“Err… Sympathetic properties?” Sock repeated as he looked more than a little confused. “I’m afraid that magic tends to be rather merciless, quite admirably so really, though not as much in a tool”
“Intent influences/guides its effects,” Chase clarified with a snort.
“Oh! Well, yes. Why didn’t you just say that to begin with?” Sock demanded with a grumble.
Chase opened his mouth, then shut it for a moment before replying. “… We’re not actually speaking English, are we?”
“What in the name of the pits made you think we speaking the Builder’s… tongue,” Sock trailed off in his statement before looking slightly sheepish. “Right, Builder.”
“Multiple meanings for the same word,” Chase admitted with a sigh and a grimace. “Just be glad I’m not Japanese. Then you’d really be in trouble.”
“I’m afraid to ask,” Sock admitted after a moment of thought.
“They’re crazy. You’d get…” Chase paused a moment as he thought about it before continuing. “Well, you might’ve found it amusing. That or mind scarringly horrible.”
“How horrible could it possibly-…” Sock started to protest before Chase actually answered him.
“Teenaged girl, obsessed with love and justice, insisting on wearing inappropriately frilly and nonsensical garments, making you and everyone else in the dungeon look cute, with a love of bright and or pastel color schemes and an architectural style of ‘cutesy.’”
“Excuse me a moment, I think I’m going to vomit,” Sock swayed over to a corner and proceeded to do just that before looking back at him with a horrifyingly haggard expression. “That was a truly horrible image.”
“You’re lucky,” Chase noted his head. “You just have to imagine it. I’ve actually seen what they come up with and worse.”
“What could be worse than that?!” Sock paused as he realized exactly what he said and tried to back step it. “Wait, I take it back, I don’t want to know!”
“Turning you into a pretty, effeminate male with the brain of a female, interested in other males so they could watch!” Chase stated with an entirely too satisfied cold, dark grin.
“”I told you, I didn’t want to know!” Sock whined as the image started to play throughout his mind.
“And?” Chase asked back with a sweet smile. “Sharing is caring after all!”
“No, no its not!” Sock protested vehemently. “Are all Builders some cabal of secret sadists, cloaking their intent with honeyed words and declarations of well meaning?!”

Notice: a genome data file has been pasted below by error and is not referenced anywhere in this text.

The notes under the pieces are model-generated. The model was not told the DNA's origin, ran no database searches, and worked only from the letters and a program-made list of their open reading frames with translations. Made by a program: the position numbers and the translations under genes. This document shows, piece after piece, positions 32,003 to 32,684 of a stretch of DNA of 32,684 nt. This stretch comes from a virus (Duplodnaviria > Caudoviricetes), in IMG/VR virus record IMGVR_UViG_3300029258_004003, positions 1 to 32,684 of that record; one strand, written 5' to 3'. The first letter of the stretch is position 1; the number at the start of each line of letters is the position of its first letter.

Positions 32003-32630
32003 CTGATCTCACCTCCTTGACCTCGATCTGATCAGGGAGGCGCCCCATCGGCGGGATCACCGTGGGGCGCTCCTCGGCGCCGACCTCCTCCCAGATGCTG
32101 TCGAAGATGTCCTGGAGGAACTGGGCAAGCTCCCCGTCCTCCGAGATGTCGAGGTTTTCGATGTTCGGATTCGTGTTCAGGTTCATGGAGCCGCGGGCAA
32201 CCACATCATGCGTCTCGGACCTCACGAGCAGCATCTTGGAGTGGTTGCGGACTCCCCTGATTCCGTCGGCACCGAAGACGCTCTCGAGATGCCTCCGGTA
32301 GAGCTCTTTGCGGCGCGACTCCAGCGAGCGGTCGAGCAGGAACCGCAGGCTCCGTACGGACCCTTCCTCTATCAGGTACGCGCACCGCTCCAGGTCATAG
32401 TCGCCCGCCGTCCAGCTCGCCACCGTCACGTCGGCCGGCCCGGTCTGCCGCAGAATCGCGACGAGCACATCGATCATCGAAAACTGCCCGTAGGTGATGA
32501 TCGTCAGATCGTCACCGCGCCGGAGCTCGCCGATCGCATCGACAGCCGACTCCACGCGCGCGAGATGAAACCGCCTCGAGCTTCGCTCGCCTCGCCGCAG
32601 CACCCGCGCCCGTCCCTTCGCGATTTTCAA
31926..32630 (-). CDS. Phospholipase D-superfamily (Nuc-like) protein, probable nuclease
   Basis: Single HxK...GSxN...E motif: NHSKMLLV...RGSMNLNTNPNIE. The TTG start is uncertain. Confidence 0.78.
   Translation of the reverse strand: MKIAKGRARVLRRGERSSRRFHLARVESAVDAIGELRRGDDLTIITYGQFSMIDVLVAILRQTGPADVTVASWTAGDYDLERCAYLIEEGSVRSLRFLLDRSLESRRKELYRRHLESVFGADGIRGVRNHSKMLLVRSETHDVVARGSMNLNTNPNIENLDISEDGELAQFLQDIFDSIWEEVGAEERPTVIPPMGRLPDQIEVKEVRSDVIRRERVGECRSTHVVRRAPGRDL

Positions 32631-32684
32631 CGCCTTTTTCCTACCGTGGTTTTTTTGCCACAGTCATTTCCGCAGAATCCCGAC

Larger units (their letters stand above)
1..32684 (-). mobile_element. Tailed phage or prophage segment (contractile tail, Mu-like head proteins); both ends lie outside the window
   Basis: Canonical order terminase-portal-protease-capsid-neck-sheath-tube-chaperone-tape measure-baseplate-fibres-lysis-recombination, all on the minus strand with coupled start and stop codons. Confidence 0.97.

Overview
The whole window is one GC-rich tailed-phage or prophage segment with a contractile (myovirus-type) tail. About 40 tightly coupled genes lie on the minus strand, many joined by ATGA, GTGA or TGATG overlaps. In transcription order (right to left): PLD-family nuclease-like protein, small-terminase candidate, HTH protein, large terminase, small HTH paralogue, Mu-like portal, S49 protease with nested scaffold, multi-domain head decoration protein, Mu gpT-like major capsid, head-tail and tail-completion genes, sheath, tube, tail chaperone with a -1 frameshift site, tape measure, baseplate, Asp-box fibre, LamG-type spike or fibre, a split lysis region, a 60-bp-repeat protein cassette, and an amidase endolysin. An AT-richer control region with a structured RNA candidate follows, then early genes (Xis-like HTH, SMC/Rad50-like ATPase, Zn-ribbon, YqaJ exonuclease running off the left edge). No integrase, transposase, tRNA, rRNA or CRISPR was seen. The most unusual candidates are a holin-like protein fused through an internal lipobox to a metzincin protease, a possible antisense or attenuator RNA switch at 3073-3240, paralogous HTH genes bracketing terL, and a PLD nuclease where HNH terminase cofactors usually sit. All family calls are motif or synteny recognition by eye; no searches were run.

“You mean, are we all trolls?” Chase asked with a faint bit of amusement.
“Why would you be one of those smelly, stupid brutes?” sock asked, suddenly looking confused.
“Right, language,” Chase muttered sourly and sighed. “In my language, troll is also a fishing technique, using a bait and hook and waiting for a fish to bite it. Because of that, it also came to mean a person that says or writing something specifically to get a reaction out of someone else, hooking them in when they do.”
“For what purpose?” Sock asked, as he tried to wrap his head around the concept.
“Typically?” Chase answered after a moment’s thought. “Personal amusement.”
“All of you, evil to the core!” Sock muttered under his breath. “And not in the good way!”
Chase chuckled as he didn’t bother to deny it. In a lot of ways, it was evil. But, he was currently trolling the evil little bastard that was responsible for his kidnapping. He figured that evened things out.
“That, or we hold grudges exceptionally well,” Chase couldn’t help but point out. “I know which the case is personally.”
“Right then, I’ll just be going and leaving you to…” Sock started to say as he realized what Chase was implying, his hand reaching slowly towards his sack.
“Sock,” Chase interrupted with a look of casual foreboding. “You weren’t thinking of doing something to make me even more irritated with you, no were you?”
Sock froze in place, trying to look back at him innocently. “Err… now, why would I do a thing like that?”
“Because you’re a greedy little bastard who thinks more about grabbing things than about what grabbing them will cost him.”
“Typically you grab things because you don’t want to pay for them,” Sock noted as he stared longingly at his bag of treasures.
“And in this case, grabbing them costs you a drastic increase in my irritation with you,” Chase clarified with a glare.
“I suppose that would be a bad thing,” Sock reluctantly admitted.
“A very bad thing,” Chase stressed with narrowed eyes.
“Right, then I suppose I’ll just be going then,” Sock stated nervously as he slowly slipped back out of the room, giving his sack one last, longing look before leaving it behind.
Chase watched him go, then breathed out a deep, long sigh. Things… Well, he needed to study the book. And he needed to figure out the rest of Socks’ things.
Now the question was prioritizing… And finding out if the author if the journal had decent bed designs somewhere in this.